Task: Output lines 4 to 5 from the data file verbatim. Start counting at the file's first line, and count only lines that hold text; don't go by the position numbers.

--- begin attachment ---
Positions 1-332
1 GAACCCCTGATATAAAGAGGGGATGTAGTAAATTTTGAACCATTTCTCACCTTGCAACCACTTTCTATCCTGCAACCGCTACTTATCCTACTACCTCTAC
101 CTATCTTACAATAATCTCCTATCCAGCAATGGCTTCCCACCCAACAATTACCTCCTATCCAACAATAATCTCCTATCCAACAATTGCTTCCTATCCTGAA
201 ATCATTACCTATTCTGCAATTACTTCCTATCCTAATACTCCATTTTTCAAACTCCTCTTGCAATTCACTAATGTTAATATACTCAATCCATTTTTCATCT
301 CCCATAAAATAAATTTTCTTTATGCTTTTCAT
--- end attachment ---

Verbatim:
201 ATCATTACCTATTCTGCAATTACTTCCTATCCTAATACTCCATTTTTCAAACTCCTCTTGCAATTCACTAATGTTAATATACTCAATCCATTTTTCATCT
301 CCCATAAAATAAATTTTCTTTATGCTTTTCAT